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The General Structure of barcodes and their types

The General Structure of barcodes and their types

The name “barcode” originates from the words “bar” and “code,” and it refers to the visual representation of data in the form of black and white vertical bars, which can be numbers or characters. Bar codes, which were originally designed to assist markets speed up the verification process when entering and departing items, are now present in a major portion of commercial activity, accounting for roughly 81 percent of all products.

Bar codes work on the same basis as computers in general: binary code. The stripes indicate a series of zeros and ones in this fashion. The reading equipment, which might be a regular computer or a smartphone, consults a database to get a precise description of the goods.

Whether black or white, a barcode is split into 95 pieces of the same size. In this method, the computer scans the code that determines whether or not the columns are coloured, assigning numbers zero and one for variations – zero for areas of higher light reflection (white) and one for areas of lesser reflection (black), resulting in a 95-digit number.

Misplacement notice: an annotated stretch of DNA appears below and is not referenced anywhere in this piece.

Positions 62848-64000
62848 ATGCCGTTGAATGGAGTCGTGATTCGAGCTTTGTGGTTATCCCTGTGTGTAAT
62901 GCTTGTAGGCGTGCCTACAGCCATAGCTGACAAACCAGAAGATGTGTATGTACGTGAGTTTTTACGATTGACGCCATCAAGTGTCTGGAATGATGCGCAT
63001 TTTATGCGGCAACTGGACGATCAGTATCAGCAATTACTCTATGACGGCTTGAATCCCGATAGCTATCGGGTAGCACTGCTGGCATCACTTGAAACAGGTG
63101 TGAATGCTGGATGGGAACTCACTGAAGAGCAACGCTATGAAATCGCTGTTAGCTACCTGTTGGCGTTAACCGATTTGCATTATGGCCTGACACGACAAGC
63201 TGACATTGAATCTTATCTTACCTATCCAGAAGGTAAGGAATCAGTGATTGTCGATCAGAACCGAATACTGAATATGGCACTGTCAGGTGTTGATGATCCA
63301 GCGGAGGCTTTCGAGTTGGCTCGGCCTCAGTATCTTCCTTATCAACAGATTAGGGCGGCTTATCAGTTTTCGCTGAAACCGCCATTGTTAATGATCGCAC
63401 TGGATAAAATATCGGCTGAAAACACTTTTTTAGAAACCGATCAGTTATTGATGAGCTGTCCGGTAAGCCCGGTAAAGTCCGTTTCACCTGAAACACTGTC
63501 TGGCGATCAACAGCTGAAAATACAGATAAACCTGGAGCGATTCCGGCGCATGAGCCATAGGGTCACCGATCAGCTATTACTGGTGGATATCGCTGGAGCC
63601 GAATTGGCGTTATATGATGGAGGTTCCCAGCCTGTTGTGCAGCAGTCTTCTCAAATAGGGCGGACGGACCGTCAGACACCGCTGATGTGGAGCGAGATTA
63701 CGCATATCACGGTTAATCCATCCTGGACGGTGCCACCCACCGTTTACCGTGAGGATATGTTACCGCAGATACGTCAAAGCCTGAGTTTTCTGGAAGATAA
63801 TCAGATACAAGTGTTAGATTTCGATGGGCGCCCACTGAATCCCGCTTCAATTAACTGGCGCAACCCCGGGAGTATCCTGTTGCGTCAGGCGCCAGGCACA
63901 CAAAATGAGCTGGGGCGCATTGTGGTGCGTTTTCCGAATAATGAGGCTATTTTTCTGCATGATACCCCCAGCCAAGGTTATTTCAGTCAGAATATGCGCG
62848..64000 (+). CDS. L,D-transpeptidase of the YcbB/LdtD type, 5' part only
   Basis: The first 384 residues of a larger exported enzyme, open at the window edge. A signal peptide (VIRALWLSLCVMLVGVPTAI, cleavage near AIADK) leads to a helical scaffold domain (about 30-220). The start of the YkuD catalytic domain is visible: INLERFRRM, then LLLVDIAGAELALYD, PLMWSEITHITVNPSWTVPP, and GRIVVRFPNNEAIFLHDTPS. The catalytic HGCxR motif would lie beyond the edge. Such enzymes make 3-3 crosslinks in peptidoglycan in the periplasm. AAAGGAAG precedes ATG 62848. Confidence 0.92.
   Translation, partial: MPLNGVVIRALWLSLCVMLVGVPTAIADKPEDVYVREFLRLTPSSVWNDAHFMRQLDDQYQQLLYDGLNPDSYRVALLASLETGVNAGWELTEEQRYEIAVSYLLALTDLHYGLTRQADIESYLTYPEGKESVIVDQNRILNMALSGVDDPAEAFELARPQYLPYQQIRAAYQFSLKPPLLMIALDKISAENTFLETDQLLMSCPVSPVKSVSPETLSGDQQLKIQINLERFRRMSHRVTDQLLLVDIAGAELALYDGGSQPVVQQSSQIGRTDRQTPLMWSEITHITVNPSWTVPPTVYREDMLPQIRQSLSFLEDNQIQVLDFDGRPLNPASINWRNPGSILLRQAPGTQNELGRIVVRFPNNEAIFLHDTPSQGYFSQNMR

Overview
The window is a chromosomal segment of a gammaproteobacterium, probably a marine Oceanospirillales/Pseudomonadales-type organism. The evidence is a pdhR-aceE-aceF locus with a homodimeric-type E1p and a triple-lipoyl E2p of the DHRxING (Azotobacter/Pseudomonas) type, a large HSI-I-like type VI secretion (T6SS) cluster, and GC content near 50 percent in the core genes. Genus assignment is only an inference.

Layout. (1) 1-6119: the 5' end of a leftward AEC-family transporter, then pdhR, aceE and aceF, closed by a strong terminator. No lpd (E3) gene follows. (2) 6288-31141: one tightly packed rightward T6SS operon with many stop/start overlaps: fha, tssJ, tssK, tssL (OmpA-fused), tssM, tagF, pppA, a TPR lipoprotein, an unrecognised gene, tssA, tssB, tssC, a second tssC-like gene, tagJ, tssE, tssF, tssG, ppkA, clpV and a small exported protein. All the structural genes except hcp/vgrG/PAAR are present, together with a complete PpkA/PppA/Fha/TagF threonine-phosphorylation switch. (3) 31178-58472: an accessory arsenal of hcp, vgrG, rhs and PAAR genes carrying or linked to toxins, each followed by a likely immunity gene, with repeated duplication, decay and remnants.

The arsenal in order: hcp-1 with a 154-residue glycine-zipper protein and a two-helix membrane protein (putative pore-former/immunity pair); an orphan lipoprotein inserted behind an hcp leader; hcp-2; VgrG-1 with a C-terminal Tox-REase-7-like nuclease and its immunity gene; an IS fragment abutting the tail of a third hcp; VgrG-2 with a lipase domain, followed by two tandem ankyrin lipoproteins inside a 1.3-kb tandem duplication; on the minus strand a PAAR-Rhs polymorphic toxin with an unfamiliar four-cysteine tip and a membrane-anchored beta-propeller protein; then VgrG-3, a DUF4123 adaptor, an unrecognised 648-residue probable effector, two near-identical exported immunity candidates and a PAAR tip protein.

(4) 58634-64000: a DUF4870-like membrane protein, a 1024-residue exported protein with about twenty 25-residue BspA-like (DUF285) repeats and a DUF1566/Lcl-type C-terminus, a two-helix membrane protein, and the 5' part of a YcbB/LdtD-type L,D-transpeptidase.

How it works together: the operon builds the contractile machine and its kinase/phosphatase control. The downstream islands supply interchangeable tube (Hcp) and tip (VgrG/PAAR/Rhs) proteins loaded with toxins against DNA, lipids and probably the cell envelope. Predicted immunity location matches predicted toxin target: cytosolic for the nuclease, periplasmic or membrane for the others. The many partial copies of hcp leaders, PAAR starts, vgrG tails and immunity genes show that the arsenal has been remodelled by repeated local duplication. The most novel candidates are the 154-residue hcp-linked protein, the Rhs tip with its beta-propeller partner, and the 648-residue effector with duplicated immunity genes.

Barcodes make it possible to swiftly and easily identify a product, as well as manage the entrance and dispatch of stock, for example. Furthermore, because these codes are standardised and automatically scanned by barcode scanners, they practically eliminate the possibility of mistakes. You can buy barcodes from the best barcode providers in India such as Quickbarcodes.

Types of Barcode

There are two types of barcodes: one-dimensional (1D) and two-dimensional (2D) barcodes (like QR Code and similar). The most significant distinction between 1D and 2D codes is the amount of data that can be stored in each.

UPC and EAN are the two most widely used 1D barcode standards for items at the moment. The first is generally used in the United States and Canada, whereas the second is the global norm, including in India. Most firms have been upgrading in order to take these two sorts of codes, therefore expanding their adaptability. However, depending on where the product will circulate, a check of which code to use is always advised.

The EAN-13 barcode is found on the products we buy on a daily basis. EAN-8, EAN-12, and EAN-14 are also found on occasion, depending on the product. The initial stage in the entire manufacturing cycle is industry. The items will be coded here, and the code will be used from there on out. A barcode for a product cannot be “made up.” It must adhere to a set of guidelines. This standardization guarantees that a barcode may be allocated to a product once and for all, preventing duplication. GS1 India is the authorized provider of bar codes (EAN/UPC) in India and across the world.

What is the procedure for obtaining a barcode?

Every company that wishes to identify its products, whether for internal control or export, should be worried about developing its own barcodes. As previously stated, GS1 is in charge of the code pattern in India. Simply register on the GS1 website and submit your own code to receive your own code for your items. This may be done from anywhere in the globe, even Indian soil! For more information, click now here.

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